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-.-,.8rC:... PERSONAL AND…

............ I-VEEK B Y WEEK.


[No title]

.........-.. Our Library Table.


IChancellor's ISplendid Triumph.


Love's Farewell.


Abergele Sparks.

At the Sign of " The Maypole."

The Finance of Education.…


The Finance of Education. t NEED FOR MORE IMPERIAL AID. At a meeting of the Spencer Club, held in the Imperial Hotel, Birmingham, Mr. Marshall Jackman (president of the National Union of Teachers, and a member of the Consultative Committee to the Board of Education) delivered an address on More Imperial Aid for Education." Mr. Jackman contended that education was a national service, and said some people wished to make it entirely a national charge He disagreed with this idea, urging that it would make the administration bureaucratic and lead to lack of emulation. The great advance in national education made during the 'ast forty years had been largely due to the spirit of emulation among the school boards oi the country. Accord- ing to the Board of Education statistics for 1908 elementary education cost 22 millions, of which about 11 millions, or 50 per cent. came from Imperial sources. It was a strange thing that during recent years, when new obligations had been imposed by the Imperial Parliament on local educational authorities, the grant from the Exchequer was growing less, not only proportionately, but actually. In igio it was 6420,0o0 less than in 1907. In 1908 the falling off in Im. perial aid amounted to 7270,000, while the increase in the rates was £ 220,000. Recent- ly the FEEDING AND MEDICAL INSPECTION OF CHILDREN had been in. posed on the local authorities, and the cost of these two serves was in- creasing each year. Mr. Runnman's recent regulations -with regard to reducing the size of classes to 60 would impose a further con- siderable charge on local authorities. Re- lief was urgently needed. Up to* the present time political exigencies had prevented promised grants being paid, but they had a right to look forward to some of the surplus in 1he near future to go towards (1) the substantial relief of localities; (2) the reduc. ing of existing inequalities; and (3) the en. couragement of improvements. Mr. Jack. man contended" that at least 75 per cent. of the cost of -education should be borne by the Imperial Exchequer. In New Zealand, with 141,000 children, the school aid amounted to Z775,000, while the local rates were less than ^13,000. Birmingham with 83,000 children in school attendance, more than half of those in New Zealand, only received £ 177,000 in the shape of Imperial aid. If the same aid were given Birmingham from the Imperial Exchequer as was given the educational authorities in New Zealand she would receive £ 440.000. The staffing of schools ought to be one of the tests of claim for increased grant. In conclusion, Mr. Jackman urged upon the Government the necessity of making increased grants as soon as possible, and as a rough and ready method of meeting the present difficulty he suggested the present system of special grants should be extended.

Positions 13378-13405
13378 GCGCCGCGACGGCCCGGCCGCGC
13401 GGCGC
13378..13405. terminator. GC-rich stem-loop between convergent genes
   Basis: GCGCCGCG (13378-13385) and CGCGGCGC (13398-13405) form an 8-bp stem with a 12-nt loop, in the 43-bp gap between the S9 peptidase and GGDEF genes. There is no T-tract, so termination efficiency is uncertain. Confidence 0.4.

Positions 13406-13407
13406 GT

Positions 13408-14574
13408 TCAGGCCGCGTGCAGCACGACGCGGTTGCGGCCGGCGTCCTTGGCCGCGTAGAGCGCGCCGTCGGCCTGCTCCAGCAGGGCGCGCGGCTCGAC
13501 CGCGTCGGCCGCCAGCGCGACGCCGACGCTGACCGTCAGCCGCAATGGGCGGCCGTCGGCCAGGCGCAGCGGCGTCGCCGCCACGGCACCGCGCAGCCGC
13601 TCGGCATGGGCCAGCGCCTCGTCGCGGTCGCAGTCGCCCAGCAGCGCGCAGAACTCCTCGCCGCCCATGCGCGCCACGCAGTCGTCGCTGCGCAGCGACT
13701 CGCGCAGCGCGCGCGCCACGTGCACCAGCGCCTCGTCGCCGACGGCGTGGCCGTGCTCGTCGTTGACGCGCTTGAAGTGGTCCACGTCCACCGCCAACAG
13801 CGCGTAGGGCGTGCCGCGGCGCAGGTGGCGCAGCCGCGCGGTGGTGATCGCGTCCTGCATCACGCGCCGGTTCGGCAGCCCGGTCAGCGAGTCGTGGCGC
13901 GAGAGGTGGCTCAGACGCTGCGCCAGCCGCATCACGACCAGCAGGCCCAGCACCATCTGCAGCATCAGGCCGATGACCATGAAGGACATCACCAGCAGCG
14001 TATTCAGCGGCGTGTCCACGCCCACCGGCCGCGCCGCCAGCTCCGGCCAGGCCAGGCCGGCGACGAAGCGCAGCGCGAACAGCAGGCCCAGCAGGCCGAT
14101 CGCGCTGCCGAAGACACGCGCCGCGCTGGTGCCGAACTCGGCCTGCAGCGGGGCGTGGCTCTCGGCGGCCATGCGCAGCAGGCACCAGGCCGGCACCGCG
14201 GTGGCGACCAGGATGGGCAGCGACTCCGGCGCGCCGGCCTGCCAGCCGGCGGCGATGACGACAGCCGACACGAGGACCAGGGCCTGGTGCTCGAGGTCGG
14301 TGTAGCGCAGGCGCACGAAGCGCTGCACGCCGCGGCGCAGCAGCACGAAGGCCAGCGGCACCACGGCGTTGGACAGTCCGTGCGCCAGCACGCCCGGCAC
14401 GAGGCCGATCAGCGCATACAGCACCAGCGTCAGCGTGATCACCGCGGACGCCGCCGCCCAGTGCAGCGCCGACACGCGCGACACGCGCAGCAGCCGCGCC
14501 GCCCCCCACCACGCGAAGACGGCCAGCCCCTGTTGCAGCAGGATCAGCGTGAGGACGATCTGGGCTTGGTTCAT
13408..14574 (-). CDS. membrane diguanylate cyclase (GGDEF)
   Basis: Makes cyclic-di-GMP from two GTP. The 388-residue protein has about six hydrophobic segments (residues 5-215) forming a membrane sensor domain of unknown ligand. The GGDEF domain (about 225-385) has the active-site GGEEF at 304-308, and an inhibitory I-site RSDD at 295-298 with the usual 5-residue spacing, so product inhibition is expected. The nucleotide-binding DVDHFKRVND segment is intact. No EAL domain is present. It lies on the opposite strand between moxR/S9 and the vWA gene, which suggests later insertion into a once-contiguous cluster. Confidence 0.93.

- .......It Geirionydd District…

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